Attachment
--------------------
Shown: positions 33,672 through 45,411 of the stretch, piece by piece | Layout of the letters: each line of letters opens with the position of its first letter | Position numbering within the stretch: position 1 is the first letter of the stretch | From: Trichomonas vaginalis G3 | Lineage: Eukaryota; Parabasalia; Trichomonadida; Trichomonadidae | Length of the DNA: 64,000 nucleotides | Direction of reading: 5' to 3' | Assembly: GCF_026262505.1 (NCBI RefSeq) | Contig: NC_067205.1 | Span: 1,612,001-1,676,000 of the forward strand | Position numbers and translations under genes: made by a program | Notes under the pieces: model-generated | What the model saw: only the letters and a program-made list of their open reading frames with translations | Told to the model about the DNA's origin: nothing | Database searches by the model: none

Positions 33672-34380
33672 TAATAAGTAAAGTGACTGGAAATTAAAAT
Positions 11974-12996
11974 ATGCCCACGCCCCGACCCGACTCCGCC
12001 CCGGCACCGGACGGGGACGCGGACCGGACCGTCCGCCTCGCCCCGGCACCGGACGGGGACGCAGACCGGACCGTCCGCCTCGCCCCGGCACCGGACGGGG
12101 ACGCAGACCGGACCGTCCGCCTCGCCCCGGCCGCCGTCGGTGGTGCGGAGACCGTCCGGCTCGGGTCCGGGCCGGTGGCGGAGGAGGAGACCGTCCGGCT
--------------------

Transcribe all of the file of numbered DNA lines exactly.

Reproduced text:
Shown: positions 33,672 through 45,411 of the stretch, piece by piece | Layout of the letters: each line of letters opens with the position of its first letter | Position numbering within the stretch: position 1 is the first letter of the stretch | From: Trichomonas vaginalis G3 | Lineage: Eukaryota; Parabasalia; Trichomonadida; Trichomonadidae | Length of the DNA: 64,000 nucleotides | Direction of reading: 5' to 3' | Assembly: GCF_026262505.1 (NCBI RefSeq) | Contig: NC_067205.1 | Span: 1,612,001-1,676,000 of the forward strand | Position numbers and translations under genes: made by a program | Notes under the pieces: model-generated | What the model saw: only the letters and a program-made list of their open reading frames with translations | Told to the model about the DNA's origin: nothing | Database searches by the model: none

Positions 33672-34380
33672 TAATAAGTAAAGTGACTGGAAATTAAAAT
Positions 11974-12996
11974 ATGCCCACGCCCCGACCCGACTCCGCC
12001 CCGGCACCGGACGGGGACGCGGACCGGACCGTCCGCCTCGCCCCGGCACCGGACGGGGACGCAGACCGGACCGTCCGCCTCGCCCCGGCACCGGACGGGG
12101 ACGCAGACCGGACCGTCCGCCTCGCCCCGGCCGCCGTCGGTGGTGCGGAGACCGTCCGGCTCGGGTCCGGGCCGGTGGCGGAGGAGGAGACCGTCCGGCT